– Simple sentence structures: “We choose to go to the moon” = Subject + Verb + Complement. The grammatical simplicity of the sentence allows an audience to reflect on important concepts, i.e. choice. Repetition emphasises this.

– Kennedy uses demonstrative (or pointing) pronouns e.g. “ this decade”, “ that goal” to create a sense of urgency; to convey how close to success the US is.

8. Shakespeare The Tempest  Act 3 Scene 2 c.1610

Of course, any list of great speeches would be incomplete without a mention of the master of rhetoric, the Bard himself.  If you caught the London Olympic Opening Ceremony you would have noticed that Kenneth Branagh delivered Caliban’s speech, from The Tempest .

Be not afeard; the isle is full of noises, Sounds and sweet airs, that give delight and hurt not. Sometimes a thousand twangling instruments Will hum about mine ears, and sometime voices That, if I then had waked after long sleep, Will make me sleep again: and then, in dreaming, The clouds methought would open and show riches Ready to drop upon me that, when I waked, I cried to dream again.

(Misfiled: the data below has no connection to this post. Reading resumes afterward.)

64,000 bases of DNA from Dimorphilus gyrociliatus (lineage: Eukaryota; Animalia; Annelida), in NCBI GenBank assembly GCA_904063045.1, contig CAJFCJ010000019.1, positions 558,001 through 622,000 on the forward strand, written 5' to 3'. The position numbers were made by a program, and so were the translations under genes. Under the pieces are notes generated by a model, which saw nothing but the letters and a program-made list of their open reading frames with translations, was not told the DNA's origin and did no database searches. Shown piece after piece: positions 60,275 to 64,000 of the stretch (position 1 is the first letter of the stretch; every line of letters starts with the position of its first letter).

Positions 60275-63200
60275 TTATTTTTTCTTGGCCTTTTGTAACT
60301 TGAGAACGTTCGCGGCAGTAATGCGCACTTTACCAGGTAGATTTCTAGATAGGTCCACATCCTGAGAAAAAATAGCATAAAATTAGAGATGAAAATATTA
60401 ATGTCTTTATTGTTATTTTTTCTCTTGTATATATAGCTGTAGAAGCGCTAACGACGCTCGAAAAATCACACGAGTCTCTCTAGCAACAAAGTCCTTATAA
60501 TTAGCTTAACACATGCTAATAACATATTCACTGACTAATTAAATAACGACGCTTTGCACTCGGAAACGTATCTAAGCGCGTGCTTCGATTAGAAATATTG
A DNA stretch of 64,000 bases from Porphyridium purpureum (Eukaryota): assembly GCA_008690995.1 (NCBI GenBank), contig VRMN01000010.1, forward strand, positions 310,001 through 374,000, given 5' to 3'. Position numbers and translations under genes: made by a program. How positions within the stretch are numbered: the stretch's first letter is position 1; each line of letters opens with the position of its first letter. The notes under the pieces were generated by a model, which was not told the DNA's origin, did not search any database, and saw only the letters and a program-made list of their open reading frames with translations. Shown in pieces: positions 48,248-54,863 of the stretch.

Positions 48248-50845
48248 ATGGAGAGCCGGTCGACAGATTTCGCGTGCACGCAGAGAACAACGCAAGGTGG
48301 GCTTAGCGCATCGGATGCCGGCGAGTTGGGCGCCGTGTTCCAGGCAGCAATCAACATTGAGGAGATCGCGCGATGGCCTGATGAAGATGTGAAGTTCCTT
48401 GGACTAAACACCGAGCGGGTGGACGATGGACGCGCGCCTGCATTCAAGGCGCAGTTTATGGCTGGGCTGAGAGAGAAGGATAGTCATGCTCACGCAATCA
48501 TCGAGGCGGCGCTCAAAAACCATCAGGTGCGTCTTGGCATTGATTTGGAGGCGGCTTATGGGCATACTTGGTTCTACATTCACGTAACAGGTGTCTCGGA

– It expresses a wonder and uncertainty of the world, and an inability to comprehend its mystery.

– It is highly alliterative , a rhetorical trick that makes speech memorable and powerful.

– Shakespeare uses onomatopoeia (e.g. “twangling”, “hum”: words whose sound is like they are describing) to make Caliban’s speech evocative.

9.  Shakespeare  Henry V  Act 3 Scene 1, 1598

One of rhetoric’s most primal functions is to transform terrified men into bloodthirsty soldiers. “Once more unto the breach” is a speech that does just that. It is a perfect example of how poetry is an inextricable element of rhetoric.